Sa 27 October 1855The naval and military intelligence which follows is given in letters from our Malta correspondent to the 24th inst:'
"… Her Majesty's steam transport Urgent, with troops from Plymouth regiments, and a heavy cargo of huts, winter articles for the troops at the seat of war, provisions, ammunition, &c, ran ashore in five feet water, on Fort Ricasoli point, while entering Malta harbour. Immediately on striking she fired a gun as a signal of distress. Boats from Her Majesty's steam sloop Niger, and from the receiving-ship Ceylon, were soon on the spot, as also Rear-Admiral Stopford, Lieutenant-General Sir John Pennefather, as well as His Excellency the Governor. The troops were disembarked in safety and marched into barracks, and the steamer was subsequently extricated, with very little injury. A private of the Rifle Brigade on board, who was suffering from diarrhoea, died shortly after the vessel struck".
Th 15 November 1855Her Majesty's steam transport Urgent, having repaired the trifling damages sustained from her getting ashore on entering Malta harbour on her outward passage from England with troops and stores, left on her return for England on the 7th, conveying Lieutenant Palmers, Surgeon Reynolds, Captain M'Naghten, 8th Hussars; Major Barnley, R.A.; Mr. Thomas, R.N.; two sergeants and three privates of the Royal Marine Artillery; 10 invalided seamen. Mrs. Buckley, and Mrs. Lagrave.
Th 22 November 1855Her Majesty's steam transport Urgent, Commander Philips, arrived at Spithead yesterday from the Mediterranean, with the passengers and invalids enumerated yesterday.
Sa 24 November 1855The Urgent, steam-transport, Commander Phillips, R.N., was going out of Portsmouth harbour to Spithead yesterday morning, when a small vessel got in her way, and in trying to avoid her she ran foul of the schooner Hazard, 107 tons, Michelsen, master, from Malaga, laden with fruit, oil, and wine, bound for Copenhagen, and made her a complete wreck; the tide (ebb) took her (the Urgent) on the port bow, and she ran bodily on to the Hazard, which was at moorings, with two anchors down, sweeping off her rigging and deck gear at one brush, leaving only the bare lower stump of her foremast above deck, tearing up one pump and damaging the other, staving in her bulwarks, and thrusting her mainmast through them. Water flowed into the vessel fast, and she could not make head against it, her pumps being ruined; it is much feared that her cargo will be spoilt. The Urgent carried away her jibboom in the encounter, and returned to moorings instead of going to Spithead.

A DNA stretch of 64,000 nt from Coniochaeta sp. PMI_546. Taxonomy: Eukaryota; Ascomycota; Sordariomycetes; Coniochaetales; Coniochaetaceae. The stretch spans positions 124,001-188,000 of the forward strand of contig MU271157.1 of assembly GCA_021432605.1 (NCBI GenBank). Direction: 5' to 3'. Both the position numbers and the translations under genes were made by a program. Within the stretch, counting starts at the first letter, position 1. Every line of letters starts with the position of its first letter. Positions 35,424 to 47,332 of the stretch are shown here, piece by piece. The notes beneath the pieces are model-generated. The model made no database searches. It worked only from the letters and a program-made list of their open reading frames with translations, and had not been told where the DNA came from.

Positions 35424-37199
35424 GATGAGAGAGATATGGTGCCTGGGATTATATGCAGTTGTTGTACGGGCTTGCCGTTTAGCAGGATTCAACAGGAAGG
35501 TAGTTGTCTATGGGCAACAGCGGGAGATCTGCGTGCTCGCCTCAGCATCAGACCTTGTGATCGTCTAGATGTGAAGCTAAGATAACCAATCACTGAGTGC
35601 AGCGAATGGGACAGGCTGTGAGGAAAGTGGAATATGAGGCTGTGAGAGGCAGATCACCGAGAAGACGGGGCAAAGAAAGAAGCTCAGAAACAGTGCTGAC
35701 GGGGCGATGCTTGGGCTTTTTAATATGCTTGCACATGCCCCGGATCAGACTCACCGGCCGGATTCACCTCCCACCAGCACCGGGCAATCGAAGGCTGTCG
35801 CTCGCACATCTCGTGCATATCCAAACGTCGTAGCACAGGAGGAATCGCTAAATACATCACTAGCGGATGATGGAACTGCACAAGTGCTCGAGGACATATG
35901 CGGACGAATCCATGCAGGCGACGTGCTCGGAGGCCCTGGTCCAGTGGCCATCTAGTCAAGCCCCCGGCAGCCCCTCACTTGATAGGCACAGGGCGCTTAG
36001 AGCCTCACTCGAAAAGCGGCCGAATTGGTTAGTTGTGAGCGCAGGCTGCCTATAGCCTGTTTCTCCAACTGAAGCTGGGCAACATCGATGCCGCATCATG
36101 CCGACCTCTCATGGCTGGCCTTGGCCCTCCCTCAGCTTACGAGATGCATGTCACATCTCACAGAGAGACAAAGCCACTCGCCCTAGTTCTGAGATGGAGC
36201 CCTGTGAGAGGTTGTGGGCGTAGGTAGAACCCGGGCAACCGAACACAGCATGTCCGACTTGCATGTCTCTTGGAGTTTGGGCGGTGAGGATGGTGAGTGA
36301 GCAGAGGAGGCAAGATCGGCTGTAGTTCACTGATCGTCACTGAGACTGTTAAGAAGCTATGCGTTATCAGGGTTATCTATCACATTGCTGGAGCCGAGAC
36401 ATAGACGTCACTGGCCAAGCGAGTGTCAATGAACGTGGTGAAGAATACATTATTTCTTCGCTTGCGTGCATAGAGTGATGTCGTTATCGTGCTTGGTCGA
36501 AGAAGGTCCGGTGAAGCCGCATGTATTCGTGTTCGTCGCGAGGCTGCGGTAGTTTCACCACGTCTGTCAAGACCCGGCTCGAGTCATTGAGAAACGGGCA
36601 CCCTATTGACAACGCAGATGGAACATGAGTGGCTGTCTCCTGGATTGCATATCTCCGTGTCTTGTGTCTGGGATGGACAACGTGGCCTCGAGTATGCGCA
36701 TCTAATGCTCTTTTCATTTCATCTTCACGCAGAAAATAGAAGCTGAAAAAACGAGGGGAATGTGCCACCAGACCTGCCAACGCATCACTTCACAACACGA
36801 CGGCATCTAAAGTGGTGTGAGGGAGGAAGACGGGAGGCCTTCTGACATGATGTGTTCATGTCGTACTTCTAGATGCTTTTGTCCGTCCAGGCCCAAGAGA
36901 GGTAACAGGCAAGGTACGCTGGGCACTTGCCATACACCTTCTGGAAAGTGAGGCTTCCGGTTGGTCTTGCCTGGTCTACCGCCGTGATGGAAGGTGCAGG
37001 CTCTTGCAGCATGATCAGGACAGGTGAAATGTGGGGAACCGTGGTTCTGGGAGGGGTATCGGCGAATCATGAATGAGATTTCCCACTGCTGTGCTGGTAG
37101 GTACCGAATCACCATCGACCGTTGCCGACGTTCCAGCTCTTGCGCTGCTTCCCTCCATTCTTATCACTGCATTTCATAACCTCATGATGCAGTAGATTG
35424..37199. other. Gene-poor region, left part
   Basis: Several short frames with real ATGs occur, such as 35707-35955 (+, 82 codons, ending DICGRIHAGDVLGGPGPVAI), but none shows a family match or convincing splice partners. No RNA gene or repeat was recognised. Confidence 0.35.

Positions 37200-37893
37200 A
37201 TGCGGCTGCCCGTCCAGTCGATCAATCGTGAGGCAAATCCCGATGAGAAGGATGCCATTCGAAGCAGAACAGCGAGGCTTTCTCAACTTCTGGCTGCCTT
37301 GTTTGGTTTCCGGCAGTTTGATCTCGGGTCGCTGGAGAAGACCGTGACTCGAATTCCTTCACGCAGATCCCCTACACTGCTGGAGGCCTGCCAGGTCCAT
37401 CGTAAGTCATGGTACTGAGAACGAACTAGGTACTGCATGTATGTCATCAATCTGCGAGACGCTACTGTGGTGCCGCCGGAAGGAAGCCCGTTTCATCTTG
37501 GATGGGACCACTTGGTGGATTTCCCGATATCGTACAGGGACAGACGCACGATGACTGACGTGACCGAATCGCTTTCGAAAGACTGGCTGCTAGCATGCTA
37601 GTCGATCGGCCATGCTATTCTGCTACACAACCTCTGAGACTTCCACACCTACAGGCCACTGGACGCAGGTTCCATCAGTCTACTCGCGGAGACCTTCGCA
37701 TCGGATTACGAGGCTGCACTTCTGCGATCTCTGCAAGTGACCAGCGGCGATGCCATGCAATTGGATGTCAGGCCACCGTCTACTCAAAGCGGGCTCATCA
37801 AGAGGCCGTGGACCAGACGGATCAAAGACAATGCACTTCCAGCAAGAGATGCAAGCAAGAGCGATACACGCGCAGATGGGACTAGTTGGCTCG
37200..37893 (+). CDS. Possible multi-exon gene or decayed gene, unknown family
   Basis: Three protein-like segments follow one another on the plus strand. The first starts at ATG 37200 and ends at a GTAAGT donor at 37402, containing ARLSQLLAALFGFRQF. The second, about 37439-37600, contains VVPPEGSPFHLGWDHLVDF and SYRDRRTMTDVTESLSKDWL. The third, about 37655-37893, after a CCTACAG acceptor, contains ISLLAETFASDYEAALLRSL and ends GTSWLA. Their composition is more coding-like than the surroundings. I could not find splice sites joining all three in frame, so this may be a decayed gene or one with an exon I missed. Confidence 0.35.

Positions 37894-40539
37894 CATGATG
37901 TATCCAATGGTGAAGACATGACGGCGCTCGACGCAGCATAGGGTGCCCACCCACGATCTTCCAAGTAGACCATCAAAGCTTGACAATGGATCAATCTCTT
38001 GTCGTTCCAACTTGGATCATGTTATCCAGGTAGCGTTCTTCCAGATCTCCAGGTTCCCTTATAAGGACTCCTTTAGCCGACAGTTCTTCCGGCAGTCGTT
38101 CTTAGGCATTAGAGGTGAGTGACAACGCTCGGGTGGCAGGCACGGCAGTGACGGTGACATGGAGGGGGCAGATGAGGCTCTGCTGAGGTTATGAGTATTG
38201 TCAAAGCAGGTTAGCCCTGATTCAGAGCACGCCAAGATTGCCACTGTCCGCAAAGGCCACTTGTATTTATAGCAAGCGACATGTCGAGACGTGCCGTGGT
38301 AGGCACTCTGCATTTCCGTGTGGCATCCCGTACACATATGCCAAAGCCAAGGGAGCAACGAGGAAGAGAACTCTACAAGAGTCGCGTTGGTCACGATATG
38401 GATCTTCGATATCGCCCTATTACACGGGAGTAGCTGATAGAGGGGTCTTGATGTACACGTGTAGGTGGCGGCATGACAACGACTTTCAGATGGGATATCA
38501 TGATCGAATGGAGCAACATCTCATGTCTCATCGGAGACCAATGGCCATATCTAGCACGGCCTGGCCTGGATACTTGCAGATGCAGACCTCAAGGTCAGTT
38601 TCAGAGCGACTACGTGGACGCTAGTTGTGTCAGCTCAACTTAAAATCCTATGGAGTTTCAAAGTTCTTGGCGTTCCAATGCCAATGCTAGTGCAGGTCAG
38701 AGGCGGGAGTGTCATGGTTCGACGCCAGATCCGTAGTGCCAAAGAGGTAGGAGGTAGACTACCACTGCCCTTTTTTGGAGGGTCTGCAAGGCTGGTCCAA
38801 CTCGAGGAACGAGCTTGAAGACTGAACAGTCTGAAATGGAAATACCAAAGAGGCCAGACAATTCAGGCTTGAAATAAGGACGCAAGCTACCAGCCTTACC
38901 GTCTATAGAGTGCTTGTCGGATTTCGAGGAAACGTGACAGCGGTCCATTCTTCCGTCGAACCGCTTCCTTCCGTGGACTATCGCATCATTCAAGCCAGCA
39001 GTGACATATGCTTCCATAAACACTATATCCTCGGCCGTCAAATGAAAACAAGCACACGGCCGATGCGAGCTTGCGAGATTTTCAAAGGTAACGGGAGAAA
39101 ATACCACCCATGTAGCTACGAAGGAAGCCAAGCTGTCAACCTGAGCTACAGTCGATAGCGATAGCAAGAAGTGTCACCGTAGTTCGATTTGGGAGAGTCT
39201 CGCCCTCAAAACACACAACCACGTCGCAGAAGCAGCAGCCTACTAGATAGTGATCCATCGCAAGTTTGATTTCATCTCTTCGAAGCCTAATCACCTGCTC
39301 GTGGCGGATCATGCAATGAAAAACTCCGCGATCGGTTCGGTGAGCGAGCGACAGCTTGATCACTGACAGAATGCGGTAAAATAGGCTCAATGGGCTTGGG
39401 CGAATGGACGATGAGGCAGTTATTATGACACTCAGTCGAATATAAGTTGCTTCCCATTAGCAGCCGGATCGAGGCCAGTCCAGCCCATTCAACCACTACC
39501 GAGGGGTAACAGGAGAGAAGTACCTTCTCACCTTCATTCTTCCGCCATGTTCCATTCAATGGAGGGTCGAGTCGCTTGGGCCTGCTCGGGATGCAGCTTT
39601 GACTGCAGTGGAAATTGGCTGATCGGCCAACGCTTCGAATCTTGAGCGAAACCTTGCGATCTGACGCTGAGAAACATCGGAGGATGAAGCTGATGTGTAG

Tu 27 November 1855A court-martial, comprising Captain Sir Thomas Maitland, C.B., President; Captain G.A. Eliott, of the St. Vincent; Captain. J.J. Stopford, of the Calcutta; Captain Warden, of the Ajax; Captain Harris, of the Illustrious; Captain Robb, of the Caesar; Captain Yelverton, C.B., of the Arrogant; Captain Ommanney, of the Hawke; and Mr. G.L. Greetham, Deputy-Judge-Advocate of the Fleet, assembled yesterday morning on board Her Majesty's ship Victory, in Portsmouth harbour, to try Commander Phillips and Mr. Braund, Master of Her Majesty's steam troop-ship Urgent, for allowing that vessel to get grounded on the rocks off Fort Ricasale, at the mouth of the entrance to Malta harbour on the 28th of October last. The Court were deliberating upon their finding when this report was sent off.